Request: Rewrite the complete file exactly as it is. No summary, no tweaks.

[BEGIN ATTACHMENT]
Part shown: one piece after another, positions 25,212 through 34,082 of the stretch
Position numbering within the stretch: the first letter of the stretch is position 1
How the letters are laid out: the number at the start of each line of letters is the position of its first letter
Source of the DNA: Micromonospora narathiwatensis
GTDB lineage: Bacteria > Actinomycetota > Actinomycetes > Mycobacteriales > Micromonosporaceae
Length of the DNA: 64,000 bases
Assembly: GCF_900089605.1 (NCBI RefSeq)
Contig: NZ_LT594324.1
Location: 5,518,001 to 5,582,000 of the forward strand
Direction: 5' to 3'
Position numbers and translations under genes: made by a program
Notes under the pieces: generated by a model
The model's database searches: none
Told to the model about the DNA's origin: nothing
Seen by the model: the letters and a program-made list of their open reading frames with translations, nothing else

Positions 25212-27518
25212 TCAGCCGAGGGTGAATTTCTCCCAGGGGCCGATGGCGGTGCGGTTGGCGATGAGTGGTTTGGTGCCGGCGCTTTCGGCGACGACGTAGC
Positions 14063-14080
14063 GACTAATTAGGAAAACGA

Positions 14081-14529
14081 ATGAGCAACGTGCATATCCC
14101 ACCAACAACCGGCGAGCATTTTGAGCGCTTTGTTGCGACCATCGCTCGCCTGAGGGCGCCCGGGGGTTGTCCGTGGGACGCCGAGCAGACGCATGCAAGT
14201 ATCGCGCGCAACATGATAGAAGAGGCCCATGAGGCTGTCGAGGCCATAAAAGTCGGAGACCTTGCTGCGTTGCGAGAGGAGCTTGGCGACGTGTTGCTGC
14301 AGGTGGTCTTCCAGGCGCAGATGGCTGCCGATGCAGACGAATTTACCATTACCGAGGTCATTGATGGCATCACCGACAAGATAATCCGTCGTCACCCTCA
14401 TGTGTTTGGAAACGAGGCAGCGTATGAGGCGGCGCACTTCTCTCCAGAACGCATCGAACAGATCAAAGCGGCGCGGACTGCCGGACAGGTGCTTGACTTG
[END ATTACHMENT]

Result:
Part shown: one piece after another, positions 25,212 through 34,082 of the stretch
Position numbering within the stretch: the first letter of the stretch is position 1
How the letters are laid out: the number at the start of each line of letters is the position of its first letter
Source of the DNA: Micromonospora narathiwatensis
GTDB lineage: Bacteria > Actinomycetota > Actinomycetes > Mycobacteriales > Micromonosporaceae
Length of the DNA: 64,000 bases
Assembly: GCF_900089605.1 (NCBI RefSeq)
Contig: NZ_LT594324.1
Location: 5,518,001 to 5,582,000 of the forward strand
Direction: 5' to 3'
Position numbers and translations under genes: made by a program
Notes under the pieces: generated by a model
The model's database searches: none
Told to the model about the DNA's origin: nothing
Seen by the model: the letters and a program-made list of their open reading frames with translations, nothing else

Positions 25212-27518
25212 TCAGCCGAGGGTGAATTTCTCCCAGGGGCCGATGGCGGTGCGGTTGGCGATGAGTGGTTTGGTGCCGGCGCTTTCGGCGACGACGTAGC
Positions 14063-14080
14063 GACTAATTAGGAAAACGA

Positions 14081-14529
14081 ATGAGCAACGTGCATATCCC
14101 ACCAACAACCGGCGAGCATTTTGAGCGCTTTGTTGCGACCATCGCTCGCCTGAGGGCGCCCGGGGGTTGTCCGTGGGACGCCGAGCAGACGCATGCAAGT
14201 ATCGCGCGCAACATGATAGAAGAGGCCCATGAGGCTGTCGAGGCCATAAAAGTCGGAGACCTTGCTGCGTTGCGAGAGGAGCTTGGCGACGTGTTGCTGC
14301 AGGTGGTCTTCCAGGCGCAGATGGCTGCCGATGCAGACGAATTTACCATTACCGAGGTCATTGATGGCATCACCGACAAGATAATCCGTCGTCACCCTCA
14401 TGTGTTTGGAAACGAGGCAGCGTATGAGGCGGCGCACTTCTCTCCAGAACGCATCGAACAGATCAAAGCGGCGCGGACTGCCGGACAGGTGCTTGACTTG